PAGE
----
The only IAAF bronze certified marathon on the island was held Sunday 3/22, 2015. The half marathon was my first competitive run in 2014 and I was eager to get back to the North East coast for a number of reasons. The full course, Wan Li (萬里), through Jin Shan (金山), to Shi Men (石門) and back is a beautiful section of north east Taiwan. The marathon itself, is impeccably organized and has the feeling of a much bigger city marathon, except that it curls around the all-but-abandoned, beauty of the coastline, spotted with small towns and the occasional crowd of cheering volunteers. The coast has the added benefit of oxygen rich sea-level air, so if you don’t mind the small hills, its possible to achieve a personal best on this ocean-view course.
Buses were hired to transport marathoners from Taipei to Wan Li and left regularly between the 3:30 -4am to assist with bringing the more than 12,000 participants to the starting line. We woke up at the absurd hour of 2:15am in order to catch the bus from C.K.S. Memorial Hall and arrived in Wan Li with plenty of time to prepare ourselves for the race. As the sun came up, we explored the grounds, checked our bags and had a small second breakfast before lining up for the 6:30 start.
We arrived at the gate with just more than 15 minutes to spare, but it was easy to see that we wouldn’t make it anywhere near the starting line. Once the horn blew, everyone eagerly shuffled towards the front but despite the excitement it seemed to be a slow start, taking almost 2 minutes for us to make it across the line. There is a small downhill, past crowds of cheering people, before entering the 800m of tunnel that serves as a distinct feature, marking an exciting moment at both the start and the finish of the race.
Upon exiting the tunnel the feeling is unmistakably different than when entering, the cheering is abruptly over, but runners are left with the ocean breeze and waves lapping against the shore. From here, although following a relatively flat coastline, the course is not without its own challenges. The first 5km are in clear view of the shoreline, with mountains the on the opposing side keeping the wind down. The course then ducks inland, through farms and wetlands, past the occasional cheering crowd and up and down comparatively small hills. After the first 10km, runners find themselves on a flat course, exposed to the gusting ocean breeze. Luckily, on the way to Shi Men (the last stop) on this out-and-back course, the wind seemed to be at our back and my only goal was to have substantial energy left for the second half of the race. By the time we got to the turn-around I felt fantastic, but who doesn’t after an easy 21km, with tailwind. Around kilometer 25, I started to find the headwind discouraging and put some music on to pass the time. The northern tip of the coast was particularly windy and with no substantial landmarks to mark progress, this was certainly the most challenging part of the course, despite being the flattest.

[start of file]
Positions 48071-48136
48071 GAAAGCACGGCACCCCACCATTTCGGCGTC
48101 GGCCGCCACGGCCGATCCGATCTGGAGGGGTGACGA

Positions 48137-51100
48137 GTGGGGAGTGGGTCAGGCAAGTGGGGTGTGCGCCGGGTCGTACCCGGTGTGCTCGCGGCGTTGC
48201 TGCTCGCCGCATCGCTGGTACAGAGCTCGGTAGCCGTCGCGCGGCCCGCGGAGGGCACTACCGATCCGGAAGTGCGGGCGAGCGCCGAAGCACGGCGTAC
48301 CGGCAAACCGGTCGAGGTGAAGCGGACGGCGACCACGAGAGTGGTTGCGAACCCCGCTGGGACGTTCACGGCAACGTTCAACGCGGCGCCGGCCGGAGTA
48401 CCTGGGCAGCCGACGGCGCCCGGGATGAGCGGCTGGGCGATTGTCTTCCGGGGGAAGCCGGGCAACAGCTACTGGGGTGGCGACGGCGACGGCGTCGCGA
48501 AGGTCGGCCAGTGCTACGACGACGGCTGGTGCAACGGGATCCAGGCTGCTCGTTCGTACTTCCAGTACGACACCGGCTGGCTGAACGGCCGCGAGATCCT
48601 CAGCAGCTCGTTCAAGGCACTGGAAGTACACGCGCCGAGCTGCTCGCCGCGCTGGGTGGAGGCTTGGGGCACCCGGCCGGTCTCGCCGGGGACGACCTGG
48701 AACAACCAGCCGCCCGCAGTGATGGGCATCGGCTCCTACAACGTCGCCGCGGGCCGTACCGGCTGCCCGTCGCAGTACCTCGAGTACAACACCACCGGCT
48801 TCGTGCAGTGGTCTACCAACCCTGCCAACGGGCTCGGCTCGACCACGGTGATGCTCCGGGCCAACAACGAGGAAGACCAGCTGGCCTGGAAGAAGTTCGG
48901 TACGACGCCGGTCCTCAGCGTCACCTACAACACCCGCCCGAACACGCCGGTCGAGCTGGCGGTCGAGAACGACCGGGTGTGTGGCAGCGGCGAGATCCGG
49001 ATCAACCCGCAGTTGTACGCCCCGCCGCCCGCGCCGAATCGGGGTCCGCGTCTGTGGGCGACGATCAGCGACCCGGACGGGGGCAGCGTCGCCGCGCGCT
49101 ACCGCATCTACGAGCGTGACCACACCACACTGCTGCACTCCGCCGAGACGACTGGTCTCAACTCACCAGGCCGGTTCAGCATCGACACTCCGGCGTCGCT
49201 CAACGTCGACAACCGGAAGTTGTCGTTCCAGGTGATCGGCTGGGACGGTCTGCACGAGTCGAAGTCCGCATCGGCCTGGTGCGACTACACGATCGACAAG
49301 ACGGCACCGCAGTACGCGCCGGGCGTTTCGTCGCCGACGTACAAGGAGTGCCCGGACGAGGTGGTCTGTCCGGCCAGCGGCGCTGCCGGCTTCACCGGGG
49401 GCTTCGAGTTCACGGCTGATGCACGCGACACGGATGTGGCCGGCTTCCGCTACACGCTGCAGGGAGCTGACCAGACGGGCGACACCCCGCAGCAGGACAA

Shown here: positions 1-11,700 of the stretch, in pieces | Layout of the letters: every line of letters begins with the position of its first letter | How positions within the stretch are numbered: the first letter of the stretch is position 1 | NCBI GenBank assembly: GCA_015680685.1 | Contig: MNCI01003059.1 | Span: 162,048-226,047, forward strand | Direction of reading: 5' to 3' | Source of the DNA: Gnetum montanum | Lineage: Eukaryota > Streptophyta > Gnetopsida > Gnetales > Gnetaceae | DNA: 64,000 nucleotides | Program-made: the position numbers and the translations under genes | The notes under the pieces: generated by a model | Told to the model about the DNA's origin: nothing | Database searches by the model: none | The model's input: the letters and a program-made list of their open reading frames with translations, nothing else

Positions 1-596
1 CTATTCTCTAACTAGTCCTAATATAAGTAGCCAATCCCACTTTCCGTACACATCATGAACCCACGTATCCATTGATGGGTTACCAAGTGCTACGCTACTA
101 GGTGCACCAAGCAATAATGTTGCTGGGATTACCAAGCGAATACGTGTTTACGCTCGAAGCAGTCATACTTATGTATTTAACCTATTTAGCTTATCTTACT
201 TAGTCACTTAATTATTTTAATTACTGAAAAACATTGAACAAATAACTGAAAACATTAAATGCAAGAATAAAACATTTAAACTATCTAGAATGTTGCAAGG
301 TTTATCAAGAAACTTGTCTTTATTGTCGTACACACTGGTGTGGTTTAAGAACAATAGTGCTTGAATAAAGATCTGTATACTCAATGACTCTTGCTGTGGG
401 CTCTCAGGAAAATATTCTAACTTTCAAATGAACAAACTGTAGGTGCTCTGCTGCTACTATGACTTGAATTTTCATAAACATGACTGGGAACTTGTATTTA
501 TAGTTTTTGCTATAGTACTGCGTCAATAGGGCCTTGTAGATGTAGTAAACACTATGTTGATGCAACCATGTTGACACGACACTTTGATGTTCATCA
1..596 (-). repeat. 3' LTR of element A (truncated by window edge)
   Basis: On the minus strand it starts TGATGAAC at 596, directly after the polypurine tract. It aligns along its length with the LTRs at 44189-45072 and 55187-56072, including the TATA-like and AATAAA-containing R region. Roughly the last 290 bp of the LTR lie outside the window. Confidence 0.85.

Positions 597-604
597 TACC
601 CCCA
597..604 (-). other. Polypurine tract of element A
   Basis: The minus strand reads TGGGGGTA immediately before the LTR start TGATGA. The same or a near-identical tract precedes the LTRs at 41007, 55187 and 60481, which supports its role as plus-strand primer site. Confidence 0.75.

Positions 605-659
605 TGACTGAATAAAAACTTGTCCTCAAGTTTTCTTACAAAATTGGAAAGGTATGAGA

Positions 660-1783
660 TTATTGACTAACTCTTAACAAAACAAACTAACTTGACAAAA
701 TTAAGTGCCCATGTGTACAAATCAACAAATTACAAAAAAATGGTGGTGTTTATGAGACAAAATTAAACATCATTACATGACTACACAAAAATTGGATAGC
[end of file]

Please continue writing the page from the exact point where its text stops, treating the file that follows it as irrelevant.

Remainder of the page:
We eventually made it back to the small villages and farms, a few more hills, the tunnel and then we were finished. Although the last few kilometers were challenging, we managed to make it to the end with a negative split, which was a first for me, as I have a bad habit of coming out too strong. The aid stations were consistently located 2.5km from each other, making the decision of whether to stop or not, very easy. The crowds, course, weather, organization and euphoric feeling of the finishing line left me feeling happy I had returned to this marathon.
The organization for the most part was outstanding. My only qualm being that runners were not divided by expected finishing times. For a large international race, I believe this is a must. I think we may have spent an extra minute or 2 swerving around slower runners to find our place. The lack of self sorting at the beginning of the race was perhaps counterbalanced by the fact marathoner’s didn’t face congested roads upon returning to the finish, as there was no half marathon the 14km was short enough that most had finished by the time marathoners came in. The souvenirs for the race were excellent, a nice technical vest from Mizuno, a well designed finisher’s metal, and beautiful trophies depicting the “queen’s head” which is an icon of Taiwan’s north east coast. Two complimentary rice dumplings and sweet bread were offered to participants after the race, although they seemed insufficient, there were plenty of vendors also selling food around the venue. The bag check system was efficient and participants had many options of how to receive race packs: sent to them, picking them prior to the race, or onsite, the morning of. There were also free massages post race, which were excellent, and organizers employed a ticket system so that participants wouldn’t have to impatiently wait in line. My favorite part of this race were the enthusiastic volunteers set up throughout the course encouraging runners as they passed. Overall, it was an excellent experience, and I’m already looking forward to participating in 2016!
For more information check out the Wan Jin Shi Website.